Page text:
So to understand this complex psychological stress phenomenon affecting caregivers, it’s important to recognize that there’s a profound war-weariness with its recurring psychological trauma, plus physical and psychological exhaustion. And underneath, an anger that those who could have done something to take care of themselves and those who lead them who could have encouraged them to do so didn’t. And now, they not only burden the already stress-maxed treaters and facilities, but newly expose them to an even more lethal variant of this mutating virus that would never have emerged had appropriate containment been achieved earlier through widespread vaccination, temporary sheltering in place, and easily enacted transmission-prevention protocols.
Face Shields, Heart Shields and Soul Shields: Self-Protective Detachment
As you yourself might experience, many caregiving clinicians feel exhausted and have had to emotionally detach and distance themselves from their patients’ plight simply to get through the day. They feel the enormous grief that accompanies the sense of helplessness in the face of an invisible pathogen wreaking havoc on their patients, a relentless physiological assault that their training neither prepared them for nor has any quick cure for. But dedicated and even with diminishing resilience, they keep showing up for their work of healing, seeing yet a newer stream of patients, this time around younger and thought to have been more resilient and illness-resistant. Alas, another failed hope in the face of a rapidly mutating virus.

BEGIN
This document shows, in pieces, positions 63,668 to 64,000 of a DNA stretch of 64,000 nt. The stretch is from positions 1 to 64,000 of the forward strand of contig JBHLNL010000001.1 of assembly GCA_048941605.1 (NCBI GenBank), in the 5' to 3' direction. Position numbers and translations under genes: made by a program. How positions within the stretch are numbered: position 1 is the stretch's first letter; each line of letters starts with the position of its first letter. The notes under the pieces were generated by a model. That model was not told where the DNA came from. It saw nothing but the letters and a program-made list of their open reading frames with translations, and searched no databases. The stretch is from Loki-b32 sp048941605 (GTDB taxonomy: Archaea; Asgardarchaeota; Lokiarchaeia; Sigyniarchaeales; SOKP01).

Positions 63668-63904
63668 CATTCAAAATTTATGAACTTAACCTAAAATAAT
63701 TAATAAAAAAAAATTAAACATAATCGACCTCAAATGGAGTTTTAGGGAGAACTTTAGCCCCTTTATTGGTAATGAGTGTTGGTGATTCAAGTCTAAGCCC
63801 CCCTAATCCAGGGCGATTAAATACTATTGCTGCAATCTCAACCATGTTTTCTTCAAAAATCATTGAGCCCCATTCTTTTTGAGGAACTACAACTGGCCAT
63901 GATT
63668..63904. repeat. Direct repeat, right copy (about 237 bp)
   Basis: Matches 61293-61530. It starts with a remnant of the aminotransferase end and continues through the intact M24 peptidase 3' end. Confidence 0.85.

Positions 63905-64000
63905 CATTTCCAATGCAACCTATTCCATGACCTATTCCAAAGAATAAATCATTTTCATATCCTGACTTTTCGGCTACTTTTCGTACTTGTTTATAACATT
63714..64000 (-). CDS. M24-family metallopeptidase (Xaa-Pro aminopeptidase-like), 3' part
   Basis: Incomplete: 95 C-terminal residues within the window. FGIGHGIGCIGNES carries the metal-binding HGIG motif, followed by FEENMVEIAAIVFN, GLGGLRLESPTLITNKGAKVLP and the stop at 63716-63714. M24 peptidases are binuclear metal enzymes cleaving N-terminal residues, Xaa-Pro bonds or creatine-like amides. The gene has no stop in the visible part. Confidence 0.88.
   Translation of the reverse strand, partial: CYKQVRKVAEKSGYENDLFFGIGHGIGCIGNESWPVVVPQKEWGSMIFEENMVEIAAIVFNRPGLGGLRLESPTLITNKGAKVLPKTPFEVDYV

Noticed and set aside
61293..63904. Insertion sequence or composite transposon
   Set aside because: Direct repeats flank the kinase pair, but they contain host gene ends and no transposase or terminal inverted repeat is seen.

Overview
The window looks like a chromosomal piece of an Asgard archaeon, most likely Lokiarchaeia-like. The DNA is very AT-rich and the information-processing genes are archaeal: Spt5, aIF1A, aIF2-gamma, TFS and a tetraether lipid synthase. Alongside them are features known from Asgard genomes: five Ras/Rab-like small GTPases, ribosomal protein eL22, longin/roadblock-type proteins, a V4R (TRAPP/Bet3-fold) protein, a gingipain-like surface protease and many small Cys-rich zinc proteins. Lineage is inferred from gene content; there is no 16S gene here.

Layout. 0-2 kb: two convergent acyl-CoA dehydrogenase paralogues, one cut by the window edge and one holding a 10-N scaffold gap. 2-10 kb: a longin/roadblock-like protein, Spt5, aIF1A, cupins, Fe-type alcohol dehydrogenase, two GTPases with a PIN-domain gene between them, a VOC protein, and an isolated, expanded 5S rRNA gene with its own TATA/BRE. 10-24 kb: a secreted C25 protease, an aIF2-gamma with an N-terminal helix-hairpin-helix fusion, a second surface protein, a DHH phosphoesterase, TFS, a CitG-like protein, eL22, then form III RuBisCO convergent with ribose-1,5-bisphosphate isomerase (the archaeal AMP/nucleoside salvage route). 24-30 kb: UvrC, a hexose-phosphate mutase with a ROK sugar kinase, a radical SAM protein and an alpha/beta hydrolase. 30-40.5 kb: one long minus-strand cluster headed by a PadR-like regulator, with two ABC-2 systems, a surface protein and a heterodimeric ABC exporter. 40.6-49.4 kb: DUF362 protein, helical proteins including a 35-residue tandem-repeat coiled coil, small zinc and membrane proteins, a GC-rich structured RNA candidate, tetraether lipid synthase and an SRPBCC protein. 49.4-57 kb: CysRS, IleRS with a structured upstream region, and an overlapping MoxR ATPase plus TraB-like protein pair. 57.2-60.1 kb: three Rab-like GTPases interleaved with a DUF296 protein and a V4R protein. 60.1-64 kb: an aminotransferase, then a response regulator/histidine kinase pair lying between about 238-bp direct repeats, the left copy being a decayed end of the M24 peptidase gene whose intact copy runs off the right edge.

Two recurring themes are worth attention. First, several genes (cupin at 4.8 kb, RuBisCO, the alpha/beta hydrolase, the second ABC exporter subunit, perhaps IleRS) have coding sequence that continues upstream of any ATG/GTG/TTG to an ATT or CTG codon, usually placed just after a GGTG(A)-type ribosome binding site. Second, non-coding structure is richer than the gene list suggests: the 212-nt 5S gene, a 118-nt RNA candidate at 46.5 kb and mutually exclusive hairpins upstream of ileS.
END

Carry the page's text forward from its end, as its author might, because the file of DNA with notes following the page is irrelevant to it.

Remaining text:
And despite their best intent to continue to care deeply and attend fully to every one of their patients, their capacity to provide fully in the ways they’re accustomed to doing is just not there.
That giving, giving, giving can’t go on forever. Eventually something gives, and you stop giving.
Think of a time when you were running low on your emotional reserve, say you’ve got a colicky infant and a needy spouse and a demanding boss all doing their noxious thing at the same time, what do you do? The vast majority of us just try to cope, to navigate the competing needs while holding in our anger and hurt, putting aside our needs (a meal, water, a bathroom break…), and attend to the urgency of the moment. But as we all know, that takes a toll. That giving, giving, giving can’t go on forever. Eventually, something gives, and you stop giving. It’s not even voluntary. It just happens. It’s a form of unconscious emotional ecology in the service of psychological self-preservation.
The Moral Injury of Being Sucked Dry By An Indifferent, Demanding Systm